The Good Old Days
Do you long for the good old days? Where children were seen but not heard, where chutzpah was kept at a minimum, when children did as they were told?
How very different were we from the children of today. Read the following descriptions and see what I mean.
The children now love luxury; they have bad manners, contempt for authority; they show disrespect for their elders….Children are now tyrants, not the servants of their households. They no longer rise when elders enter the room. They contradict their parents, chatter before company…and tyrannize their teachers.
What is happening to our young people? They disrespect their elders, they disobey their parents…Their morals are decaying. What is to become of them?
Well, it might surprise you to know that both these quotes are from over two thousand years ago –from the 4th-5th century BC! [The first was attributed to Socrates; the second was by Plato himself.] According to historian Abigail Wills at Oxford University, “Each successive historical age has believed that an unprecedented ‘crisis’ in youth behavior is taking place. We are not unique; our fears do not differ significantly from those of our predecessors.”
Those of us who are honest [or still have our memory] may actually remember our own parents and/ or teachers bemoaning our behavior and telling us how disappointing we were. And, many of us may recall thinking - once we left a school- that the quality of students went down. And, who among us is not guilty of telling our children how things used to be ‘when I was a child.’ All these are not new thoughts, but rather universally held ideas- through different ages and varying cultures-that there is a serious decline in the morals and behavior of the youth of the new generation.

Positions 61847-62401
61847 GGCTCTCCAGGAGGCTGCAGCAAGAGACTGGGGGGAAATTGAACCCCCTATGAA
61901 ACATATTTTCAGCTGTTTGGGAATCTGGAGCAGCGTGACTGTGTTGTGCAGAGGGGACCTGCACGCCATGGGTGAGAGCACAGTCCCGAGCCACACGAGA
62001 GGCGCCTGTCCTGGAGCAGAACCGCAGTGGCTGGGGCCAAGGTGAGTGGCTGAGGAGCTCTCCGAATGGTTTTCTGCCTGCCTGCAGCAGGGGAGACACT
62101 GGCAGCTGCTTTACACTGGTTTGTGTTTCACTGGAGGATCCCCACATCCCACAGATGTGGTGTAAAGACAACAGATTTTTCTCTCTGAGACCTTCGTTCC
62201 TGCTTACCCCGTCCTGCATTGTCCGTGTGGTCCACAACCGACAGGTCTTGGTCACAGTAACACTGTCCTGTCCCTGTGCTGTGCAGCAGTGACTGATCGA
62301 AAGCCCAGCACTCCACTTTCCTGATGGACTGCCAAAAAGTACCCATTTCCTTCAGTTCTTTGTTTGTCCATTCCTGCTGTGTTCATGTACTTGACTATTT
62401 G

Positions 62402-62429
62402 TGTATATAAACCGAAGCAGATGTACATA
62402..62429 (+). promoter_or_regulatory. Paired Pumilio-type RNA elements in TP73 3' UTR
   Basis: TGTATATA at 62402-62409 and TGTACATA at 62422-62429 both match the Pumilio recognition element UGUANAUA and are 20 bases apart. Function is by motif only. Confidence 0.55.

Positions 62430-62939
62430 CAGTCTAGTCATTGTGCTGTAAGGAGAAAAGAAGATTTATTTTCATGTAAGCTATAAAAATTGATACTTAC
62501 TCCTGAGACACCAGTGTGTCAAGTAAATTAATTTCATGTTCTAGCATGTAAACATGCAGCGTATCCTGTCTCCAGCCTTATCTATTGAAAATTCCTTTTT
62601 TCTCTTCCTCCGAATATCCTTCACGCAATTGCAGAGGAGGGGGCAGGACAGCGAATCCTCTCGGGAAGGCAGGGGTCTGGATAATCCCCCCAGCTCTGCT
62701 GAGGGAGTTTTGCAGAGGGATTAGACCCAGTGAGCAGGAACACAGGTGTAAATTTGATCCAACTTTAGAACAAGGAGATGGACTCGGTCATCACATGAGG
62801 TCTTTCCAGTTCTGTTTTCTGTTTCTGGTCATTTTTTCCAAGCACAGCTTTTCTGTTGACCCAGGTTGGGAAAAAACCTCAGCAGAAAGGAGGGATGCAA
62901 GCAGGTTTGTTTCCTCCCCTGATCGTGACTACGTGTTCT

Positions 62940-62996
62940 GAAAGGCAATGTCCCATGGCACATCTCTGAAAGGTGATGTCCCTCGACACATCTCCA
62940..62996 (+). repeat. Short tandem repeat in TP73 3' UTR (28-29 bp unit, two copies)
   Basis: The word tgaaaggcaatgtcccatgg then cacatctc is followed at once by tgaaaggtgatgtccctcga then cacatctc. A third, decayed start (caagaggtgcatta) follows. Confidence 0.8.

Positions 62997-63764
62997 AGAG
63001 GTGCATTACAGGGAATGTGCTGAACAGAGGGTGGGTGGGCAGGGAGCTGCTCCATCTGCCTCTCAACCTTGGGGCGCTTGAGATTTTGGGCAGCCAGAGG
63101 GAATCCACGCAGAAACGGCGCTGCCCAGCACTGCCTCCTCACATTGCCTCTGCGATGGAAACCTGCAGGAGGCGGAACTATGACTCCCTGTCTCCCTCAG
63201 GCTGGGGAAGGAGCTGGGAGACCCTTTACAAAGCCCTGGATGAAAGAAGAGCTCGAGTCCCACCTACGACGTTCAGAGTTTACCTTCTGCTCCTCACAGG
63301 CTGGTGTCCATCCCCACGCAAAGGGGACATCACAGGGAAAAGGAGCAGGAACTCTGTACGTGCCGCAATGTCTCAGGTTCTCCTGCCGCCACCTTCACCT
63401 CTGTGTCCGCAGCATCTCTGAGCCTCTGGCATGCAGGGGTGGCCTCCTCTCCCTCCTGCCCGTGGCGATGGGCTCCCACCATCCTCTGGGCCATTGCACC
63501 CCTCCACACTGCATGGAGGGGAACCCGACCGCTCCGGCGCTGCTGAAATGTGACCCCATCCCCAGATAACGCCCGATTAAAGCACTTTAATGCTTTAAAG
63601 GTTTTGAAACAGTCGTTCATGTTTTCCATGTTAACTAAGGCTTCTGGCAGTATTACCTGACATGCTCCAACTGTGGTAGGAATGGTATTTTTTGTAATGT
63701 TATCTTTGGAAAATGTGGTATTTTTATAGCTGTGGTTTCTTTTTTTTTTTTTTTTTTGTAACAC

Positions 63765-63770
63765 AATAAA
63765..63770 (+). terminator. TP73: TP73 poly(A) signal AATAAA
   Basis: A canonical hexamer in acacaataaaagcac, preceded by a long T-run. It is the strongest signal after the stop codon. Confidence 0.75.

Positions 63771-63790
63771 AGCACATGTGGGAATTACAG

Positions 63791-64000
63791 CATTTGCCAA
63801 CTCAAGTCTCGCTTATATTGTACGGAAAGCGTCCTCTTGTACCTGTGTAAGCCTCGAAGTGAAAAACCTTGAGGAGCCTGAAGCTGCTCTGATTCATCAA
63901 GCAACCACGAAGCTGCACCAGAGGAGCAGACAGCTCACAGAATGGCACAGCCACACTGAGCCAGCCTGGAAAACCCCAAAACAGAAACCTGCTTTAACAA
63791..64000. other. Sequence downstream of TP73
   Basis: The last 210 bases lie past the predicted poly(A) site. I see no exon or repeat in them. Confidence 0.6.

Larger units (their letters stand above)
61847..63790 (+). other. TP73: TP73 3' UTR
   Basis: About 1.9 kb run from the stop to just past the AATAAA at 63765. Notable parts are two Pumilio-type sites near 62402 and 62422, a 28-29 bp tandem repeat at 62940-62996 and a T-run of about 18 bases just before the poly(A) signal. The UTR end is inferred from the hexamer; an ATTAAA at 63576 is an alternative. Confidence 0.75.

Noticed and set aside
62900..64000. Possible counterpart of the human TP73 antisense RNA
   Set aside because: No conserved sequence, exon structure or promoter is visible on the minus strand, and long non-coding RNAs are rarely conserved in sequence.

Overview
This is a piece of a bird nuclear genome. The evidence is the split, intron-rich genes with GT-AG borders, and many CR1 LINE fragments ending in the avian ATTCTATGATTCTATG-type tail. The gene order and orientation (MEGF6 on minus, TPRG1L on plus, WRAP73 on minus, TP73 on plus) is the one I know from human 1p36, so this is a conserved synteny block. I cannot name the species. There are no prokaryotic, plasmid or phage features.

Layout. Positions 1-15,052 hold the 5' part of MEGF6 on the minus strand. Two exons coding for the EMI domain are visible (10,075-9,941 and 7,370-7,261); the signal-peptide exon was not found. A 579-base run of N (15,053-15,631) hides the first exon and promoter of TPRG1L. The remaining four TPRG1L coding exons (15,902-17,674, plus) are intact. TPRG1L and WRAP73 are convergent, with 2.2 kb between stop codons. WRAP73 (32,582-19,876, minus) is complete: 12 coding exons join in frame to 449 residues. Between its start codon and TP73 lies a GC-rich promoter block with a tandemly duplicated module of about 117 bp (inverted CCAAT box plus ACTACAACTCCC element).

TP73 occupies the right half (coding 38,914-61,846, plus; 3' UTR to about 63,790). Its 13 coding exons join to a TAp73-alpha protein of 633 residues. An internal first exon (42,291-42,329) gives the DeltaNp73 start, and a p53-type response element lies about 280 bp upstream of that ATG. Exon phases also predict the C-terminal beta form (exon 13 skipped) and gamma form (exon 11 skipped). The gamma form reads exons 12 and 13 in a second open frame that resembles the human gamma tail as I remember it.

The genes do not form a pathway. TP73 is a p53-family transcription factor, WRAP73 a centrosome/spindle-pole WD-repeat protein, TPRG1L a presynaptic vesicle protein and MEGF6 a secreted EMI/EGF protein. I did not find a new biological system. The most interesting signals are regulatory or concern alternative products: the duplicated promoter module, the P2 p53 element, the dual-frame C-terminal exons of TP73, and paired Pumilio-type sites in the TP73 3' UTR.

How do we understand this thinking of the older generation? Perhaps it is the tendency to romanticize the past, as many do with shtetl life – remembering only its glory and conveniently forgetting the grinding poverty and the pogroms. Or, maybe it is the result of idealization – the kind that says that the old ways are always better than the new ways. Or, maybe it’s simply memory lapse – can we really remember the details of that early morning rush with homework to sign, breakfast to make, and buses to catch? In any case, whatever the basis for these beliefs, they are reinforced by cronies and peers who are similarly concerned with the degeneration of youth today.
But, our developing the understanding that raising our youth has always been – and will always be- challenging allows us to maintain perspective. It’s not that today’s youth are so much more difficult than in previous generations, but rather that such is the nature of the young. Youth are often brash, ‘out there’, questioning, and not fully civilized.
But, realizing that standards of behavior vary from generation may help you view today’s children’s behavior with greater equanimity. So, while you may have choked on your Bubby’s carrot candy rather than tell her how awful it was, today’s kids have no problem with refusing because ‘it’s not my taste.’ Whether today’s style is better or worse is not the issue. What is important is that this behavior is not considered rude, but merely reflective the mores of our time.
I want to conclude with a suggestion. Instead of viewing the next generation through the prism of the past, make the effort to use the lens- imperfect as it may be- of the present. That is where our youth reside, and we’d do best to meet them there.